Policy Explainer: Designing a Roadmap for Decarbonization with Clean Energy Plans

Image of a folded map with a polluting power plant on the left side and a wind turbine on the right. There is a hand holding an hourglass in the foreground to represent Clean Energy Plans

Climate XChange’s Dashboard Digest is a deep dive on each of the policies that we track in the State Climate Policy Dashboard and an exploration of how these policies can interact with one another to form a robust policy landscape. The series is intended to serve as a resource to state policy actors who are seeking to increase their understanding of climate policies, learn from experts in each policy area, and view examples of states that have passed model policies. We’re beginning our series by exploring renewable energy and energy storage policies.

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For nearly half a century, states have realized the benefits of building clean energy markets through net metering, renewable portfolio standards, and other foundational policies. Along the way, states have set goals to reduce emissions from their energy sectors. As some states have committed to total decarbonization goals, Clean Energy Plans represent a way to examine the links between renewable energy policies and propose a path forward.

Read more about policy stacking in our previous Dashboard Digest article: Unlocking Renewable Energy Potential through Policy Stacking

Map of states with Clean Energy Plans in yellow

So far, 20 states have committed to 100 percent clean energy goals set for the coming decades. This is an essential step to overall decarbonization, as many scientists agree that the electricity system should be one of the first sectors to lower its carbon footprint. In a somewhat counterintuitive order, many states set these lofty goals before they have formally modeled how, or if, they can be achieved. Still, it’s the state’s responsibility to communicate how they intend to bridge the gap between the present, and their clean energy future. 

This article in our Dashboard Digest series dives deeper into the process for how a state creates their Clean Energy Plan, which is arguably as important as the actual contents of the document. This planning process is the focus of the article, and it is vital that Clean Energy Plans are honest, evidence-based, and fairly represent the interest of all stakeholders, particularly those who may have been left out in the past. These plans can shape the direction of a state’s energy system, so there’s quite a lot at stake to make sure the state gets right.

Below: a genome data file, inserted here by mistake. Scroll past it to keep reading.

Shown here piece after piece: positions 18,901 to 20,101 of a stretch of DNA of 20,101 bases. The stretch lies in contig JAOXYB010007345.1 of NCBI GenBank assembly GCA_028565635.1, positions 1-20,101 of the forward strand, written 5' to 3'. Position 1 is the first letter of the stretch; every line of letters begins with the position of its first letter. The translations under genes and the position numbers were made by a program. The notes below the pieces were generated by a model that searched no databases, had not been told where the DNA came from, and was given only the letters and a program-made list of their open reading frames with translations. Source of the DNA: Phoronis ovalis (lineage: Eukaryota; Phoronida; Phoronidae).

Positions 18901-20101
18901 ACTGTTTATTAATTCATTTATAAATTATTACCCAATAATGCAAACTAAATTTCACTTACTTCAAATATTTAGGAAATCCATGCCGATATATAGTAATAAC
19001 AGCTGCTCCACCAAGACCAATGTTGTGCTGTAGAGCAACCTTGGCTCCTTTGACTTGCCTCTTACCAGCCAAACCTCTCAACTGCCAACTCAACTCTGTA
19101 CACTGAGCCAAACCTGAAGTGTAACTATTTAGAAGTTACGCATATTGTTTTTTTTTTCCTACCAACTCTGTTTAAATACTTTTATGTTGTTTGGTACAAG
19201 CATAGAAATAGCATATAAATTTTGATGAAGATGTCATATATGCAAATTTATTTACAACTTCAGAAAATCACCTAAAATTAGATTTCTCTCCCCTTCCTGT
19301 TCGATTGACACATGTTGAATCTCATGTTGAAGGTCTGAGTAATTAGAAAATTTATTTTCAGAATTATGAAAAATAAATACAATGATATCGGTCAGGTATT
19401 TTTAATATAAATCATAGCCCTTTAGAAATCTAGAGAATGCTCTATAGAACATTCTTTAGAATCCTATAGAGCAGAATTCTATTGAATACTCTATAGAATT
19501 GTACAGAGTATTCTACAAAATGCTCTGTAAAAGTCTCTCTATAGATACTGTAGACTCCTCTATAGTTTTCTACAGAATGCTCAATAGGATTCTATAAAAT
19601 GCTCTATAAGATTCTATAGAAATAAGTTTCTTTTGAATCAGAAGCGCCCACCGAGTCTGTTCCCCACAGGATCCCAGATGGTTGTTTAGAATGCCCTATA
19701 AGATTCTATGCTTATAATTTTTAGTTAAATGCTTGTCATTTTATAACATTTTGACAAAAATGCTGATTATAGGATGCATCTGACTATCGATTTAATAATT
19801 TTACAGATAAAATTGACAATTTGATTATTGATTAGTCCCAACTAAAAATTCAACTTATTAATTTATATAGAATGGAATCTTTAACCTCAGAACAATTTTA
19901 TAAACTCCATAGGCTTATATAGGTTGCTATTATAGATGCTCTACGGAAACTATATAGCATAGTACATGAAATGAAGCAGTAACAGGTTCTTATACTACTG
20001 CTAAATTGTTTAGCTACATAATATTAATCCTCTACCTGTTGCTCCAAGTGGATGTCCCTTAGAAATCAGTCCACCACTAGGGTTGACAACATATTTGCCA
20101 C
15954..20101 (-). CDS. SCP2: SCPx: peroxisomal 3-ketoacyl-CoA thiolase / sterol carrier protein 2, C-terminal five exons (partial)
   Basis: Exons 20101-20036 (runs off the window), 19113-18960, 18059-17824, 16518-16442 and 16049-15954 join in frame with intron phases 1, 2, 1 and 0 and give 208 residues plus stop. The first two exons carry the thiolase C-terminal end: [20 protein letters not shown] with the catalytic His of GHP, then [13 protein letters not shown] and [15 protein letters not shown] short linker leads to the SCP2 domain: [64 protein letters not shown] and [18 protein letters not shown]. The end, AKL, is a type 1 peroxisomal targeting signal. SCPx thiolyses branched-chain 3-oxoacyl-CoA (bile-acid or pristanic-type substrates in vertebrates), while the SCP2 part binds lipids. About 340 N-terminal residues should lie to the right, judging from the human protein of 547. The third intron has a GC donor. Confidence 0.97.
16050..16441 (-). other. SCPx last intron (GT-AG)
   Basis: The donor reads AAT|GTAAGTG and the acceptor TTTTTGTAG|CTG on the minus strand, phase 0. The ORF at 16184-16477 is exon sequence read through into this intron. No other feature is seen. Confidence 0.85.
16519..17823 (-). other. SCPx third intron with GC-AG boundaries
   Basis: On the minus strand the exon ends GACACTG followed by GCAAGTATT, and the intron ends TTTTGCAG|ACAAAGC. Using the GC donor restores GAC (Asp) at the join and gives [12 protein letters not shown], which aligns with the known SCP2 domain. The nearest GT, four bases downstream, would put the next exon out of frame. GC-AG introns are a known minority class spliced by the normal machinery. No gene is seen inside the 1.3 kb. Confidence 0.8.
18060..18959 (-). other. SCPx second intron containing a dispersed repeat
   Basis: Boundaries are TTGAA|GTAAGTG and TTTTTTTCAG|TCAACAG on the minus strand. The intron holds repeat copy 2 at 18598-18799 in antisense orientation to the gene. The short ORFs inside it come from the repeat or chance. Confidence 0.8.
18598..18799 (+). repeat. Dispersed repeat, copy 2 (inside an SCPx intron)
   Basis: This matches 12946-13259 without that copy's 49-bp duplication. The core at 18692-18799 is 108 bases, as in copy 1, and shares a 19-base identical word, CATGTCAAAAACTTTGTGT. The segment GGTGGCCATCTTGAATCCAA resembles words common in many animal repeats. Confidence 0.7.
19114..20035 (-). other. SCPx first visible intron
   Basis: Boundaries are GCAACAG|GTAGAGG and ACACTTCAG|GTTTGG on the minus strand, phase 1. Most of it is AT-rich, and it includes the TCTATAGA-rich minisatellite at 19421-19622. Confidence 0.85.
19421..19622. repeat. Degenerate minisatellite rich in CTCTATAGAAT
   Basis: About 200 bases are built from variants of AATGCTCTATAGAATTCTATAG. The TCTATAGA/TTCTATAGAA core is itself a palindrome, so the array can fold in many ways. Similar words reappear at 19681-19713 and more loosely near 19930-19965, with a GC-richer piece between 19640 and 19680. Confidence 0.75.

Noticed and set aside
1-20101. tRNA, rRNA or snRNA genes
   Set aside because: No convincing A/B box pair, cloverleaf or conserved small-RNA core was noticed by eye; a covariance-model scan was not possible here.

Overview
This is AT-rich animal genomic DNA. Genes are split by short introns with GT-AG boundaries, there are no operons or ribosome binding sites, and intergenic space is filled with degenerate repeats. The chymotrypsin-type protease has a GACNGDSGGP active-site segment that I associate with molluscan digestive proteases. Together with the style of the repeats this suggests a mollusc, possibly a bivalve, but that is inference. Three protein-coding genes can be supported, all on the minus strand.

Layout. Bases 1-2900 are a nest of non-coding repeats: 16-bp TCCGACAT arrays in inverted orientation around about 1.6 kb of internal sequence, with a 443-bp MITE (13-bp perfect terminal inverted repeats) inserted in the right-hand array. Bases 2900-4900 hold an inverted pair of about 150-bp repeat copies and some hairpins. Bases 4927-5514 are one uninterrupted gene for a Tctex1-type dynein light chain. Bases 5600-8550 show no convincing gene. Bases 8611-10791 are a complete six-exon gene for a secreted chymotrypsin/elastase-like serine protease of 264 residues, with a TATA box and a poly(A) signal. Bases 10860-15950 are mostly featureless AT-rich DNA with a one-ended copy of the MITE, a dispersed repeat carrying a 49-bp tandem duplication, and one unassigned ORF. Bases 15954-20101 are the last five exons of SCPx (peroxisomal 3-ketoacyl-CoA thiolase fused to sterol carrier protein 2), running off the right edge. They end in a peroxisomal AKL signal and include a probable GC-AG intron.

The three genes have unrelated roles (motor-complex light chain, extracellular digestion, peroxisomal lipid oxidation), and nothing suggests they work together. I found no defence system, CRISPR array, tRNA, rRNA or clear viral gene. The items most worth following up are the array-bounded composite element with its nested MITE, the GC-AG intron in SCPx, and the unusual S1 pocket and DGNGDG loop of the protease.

Long-Term Energy Planning

The Complexity of the Grid

State energy systems are complex. Electricity is generated from a variety of sources owned by a number of different entities. The electricity is carried long distances by transmission networks to towns and cities. Then it is distributed through substations, power lines, and transformers to homes and businesses. 

It’s not just the infrastructure that’s complex. States have elaborate administrative systems that can enable or hinder a functioning power grid. Permits must be approved, power generators connected to the grid, solar panels affixed to rooftops and routed through electricity meters, and states themselves are connected with one another. Understandably, it can take a long time and a lot of red tape for states and cities to make changes and upgrades to the grid. In order to ensure a modern, reliable, and equitable energy system, states must plan decades ahead.

Distinguishing Clean Energy Plans from State Energy Plans

Forty-two states are engaged in long-term energy planning in the form of a State Energy Plan. This document is created at the direction of the governor or legislature and usually prepared by a state energy department. However it’s important to distinguish these plans, which outline the general energy strategy of a state, from Clean Energy Plans, which outline how a state will meet 100 percent renewable targets. 

The fact that State Energy Plans exist across a wide range of states indicates that energy planning alone is seen as a crucial, non-partisan topic. There are a wide variety of stakeholders who know that State Energy Plans can greatly affect their competing interests. However, the stakeholders who propose the plan and the process for how it’s written can mean the difference between a state ramping up production of coal or committing to clean, distributed energy generation.